Mastering Zwift Race Tactics

Rob Pickels details the many nuances of racing on Zwift, and offers essential tips to improve your tactical acumen for the virtual world.

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Zwift racing

Despite Zwift’s continuous tweaking, racing on the virtual platform is not the same as racing out in the real world. And that’s okay; but if you’re looking to win races or simply improve your performance, there are several skills you need to learn.  

After all, you train with the singular purpose of improving your physiology to, in turn, improve your performance. But when you’re racing smart competitors, race tactics—not physiology—often determine who rides to glory and who’s left to think about what went wrong.   

In that regard, Zwift is exactly like the real world: intelligent racing is the key to success. 

In this article we’ll discuss five Zwift-specific race tactics. You’ll learn how to:  

  • Moderate your effort  
  • Evaluate attacks  
  • Master pack dynamics  
  • Know your limits  
  • Outride your weaknesses  

Use these tactics to turn your hard work into success. You’ve spent so much time and effort preparing, now it’s time to “play the game.”

How to moderate your effort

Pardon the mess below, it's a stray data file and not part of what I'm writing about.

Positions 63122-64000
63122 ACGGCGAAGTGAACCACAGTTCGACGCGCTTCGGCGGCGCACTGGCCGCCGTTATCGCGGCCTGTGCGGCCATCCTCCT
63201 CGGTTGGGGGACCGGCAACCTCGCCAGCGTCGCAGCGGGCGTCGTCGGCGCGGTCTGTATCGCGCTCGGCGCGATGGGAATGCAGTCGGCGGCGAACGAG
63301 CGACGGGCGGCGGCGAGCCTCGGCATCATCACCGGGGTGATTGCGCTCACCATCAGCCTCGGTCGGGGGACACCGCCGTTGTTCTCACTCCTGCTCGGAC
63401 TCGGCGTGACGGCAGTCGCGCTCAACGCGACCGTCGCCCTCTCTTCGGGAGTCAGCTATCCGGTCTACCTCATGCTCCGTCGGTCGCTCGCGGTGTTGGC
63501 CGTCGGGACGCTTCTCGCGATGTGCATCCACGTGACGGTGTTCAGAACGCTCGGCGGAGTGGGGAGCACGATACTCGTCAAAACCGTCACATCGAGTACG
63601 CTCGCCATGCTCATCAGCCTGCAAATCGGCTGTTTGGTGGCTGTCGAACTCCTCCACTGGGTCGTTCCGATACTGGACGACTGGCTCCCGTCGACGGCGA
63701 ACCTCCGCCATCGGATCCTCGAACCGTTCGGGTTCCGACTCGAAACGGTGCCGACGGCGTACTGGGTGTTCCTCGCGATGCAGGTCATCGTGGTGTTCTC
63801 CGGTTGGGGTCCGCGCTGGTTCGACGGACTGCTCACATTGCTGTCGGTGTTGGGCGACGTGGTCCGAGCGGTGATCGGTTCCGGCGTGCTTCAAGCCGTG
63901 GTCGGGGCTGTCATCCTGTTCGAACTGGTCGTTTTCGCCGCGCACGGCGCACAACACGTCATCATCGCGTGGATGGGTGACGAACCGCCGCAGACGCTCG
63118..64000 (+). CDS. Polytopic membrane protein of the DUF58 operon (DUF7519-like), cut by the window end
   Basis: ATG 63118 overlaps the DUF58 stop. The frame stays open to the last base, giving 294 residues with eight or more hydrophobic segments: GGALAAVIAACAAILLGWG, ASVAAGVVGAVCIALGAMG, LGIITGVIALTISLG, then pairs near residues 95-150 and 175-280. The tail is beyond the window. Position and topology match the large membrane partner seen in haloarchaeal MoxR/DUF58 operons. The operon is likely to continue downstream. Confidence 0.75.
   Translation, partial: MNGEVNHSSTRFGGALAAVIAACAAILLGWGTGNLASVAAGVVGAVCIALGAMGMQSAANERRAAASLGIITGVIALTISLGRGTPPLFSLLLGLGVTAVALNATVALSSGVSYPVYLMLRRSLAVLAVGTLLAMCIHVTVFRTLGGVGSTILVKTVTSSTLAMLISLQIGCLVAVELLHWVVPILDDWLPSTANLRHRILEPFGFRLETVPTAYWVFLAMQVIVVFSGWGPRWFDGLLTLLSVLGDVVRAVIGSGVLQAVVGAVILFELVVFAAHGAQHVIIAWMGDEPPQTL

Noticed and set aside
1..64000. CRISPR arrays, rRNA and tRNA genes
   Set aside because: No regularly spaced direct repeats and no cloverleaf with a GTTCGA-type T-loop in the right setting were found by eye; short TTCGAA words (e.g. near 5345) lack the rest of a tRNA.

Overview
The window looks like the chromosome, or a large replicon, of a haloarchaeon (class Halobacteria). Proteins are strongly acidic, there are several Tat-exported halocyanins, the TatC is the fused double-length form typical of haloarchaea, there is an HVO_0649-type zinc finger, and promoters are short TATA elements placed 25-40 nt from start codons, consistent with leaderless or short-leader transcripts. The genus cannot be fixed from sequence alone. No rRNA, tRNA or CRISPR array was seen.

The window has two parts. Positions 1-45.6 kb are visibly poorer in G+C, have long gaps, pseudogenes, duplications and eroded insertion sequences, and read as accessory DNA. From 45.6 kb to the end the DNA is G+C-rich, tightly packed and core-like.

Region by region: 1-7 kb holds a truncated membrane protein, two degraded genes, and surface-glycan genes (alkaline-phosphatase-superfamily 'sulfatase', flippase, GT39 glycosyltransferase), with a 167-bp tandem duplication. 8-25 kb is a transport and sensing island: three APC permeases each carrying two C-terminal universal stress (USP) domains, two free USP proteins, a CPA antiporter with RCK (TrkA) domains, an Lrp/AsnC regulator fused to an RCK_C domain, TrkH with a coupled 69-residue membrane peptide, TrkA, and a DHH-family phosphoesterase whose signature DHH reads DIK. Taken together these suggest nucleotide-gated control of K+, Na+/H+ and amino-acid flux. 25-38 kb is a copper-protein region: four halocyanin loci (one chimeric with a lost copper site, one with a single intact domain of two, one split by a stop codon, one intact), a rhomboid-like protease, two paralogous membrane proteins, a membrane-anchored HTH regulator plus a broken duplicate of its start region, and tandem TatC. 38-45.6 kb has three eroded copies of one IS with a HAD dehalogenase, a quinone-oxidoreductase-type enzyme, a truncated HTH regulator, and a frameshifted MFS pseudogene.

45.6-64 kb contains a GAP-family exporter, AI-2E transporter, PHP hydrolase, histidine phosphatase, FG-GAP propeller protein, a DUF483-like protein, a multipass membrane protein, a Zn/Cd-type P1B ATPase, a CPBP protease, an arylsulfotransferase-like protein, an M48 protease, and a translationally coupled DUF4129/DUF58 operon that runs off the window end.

Avoid “burning matches”—digging into your anaerobic capacity—to preserve a finite resource for when it’s needed most. To do that:

Use course knowledge

  • Know the course before starting the race to avoid any in-race confusion. Be aware of where and which course features will best suit your plan of attack.
  • Be aware of when riders are most likely to go hard. Anticipate a surge in power from the group on climbs and on the finish straight.
  • Use your historical knowledge of how previous races have played out; they often repeat themselves.

Master “The Slide”

  • Just before an upcoming surge, steadily move forward through the pack.
  • As the surge begins, maintain a steady effort and let surging riders move past you.
  • Lift your pace gradually, as needed, to ensure you remain in the pack until the end of the harder effort.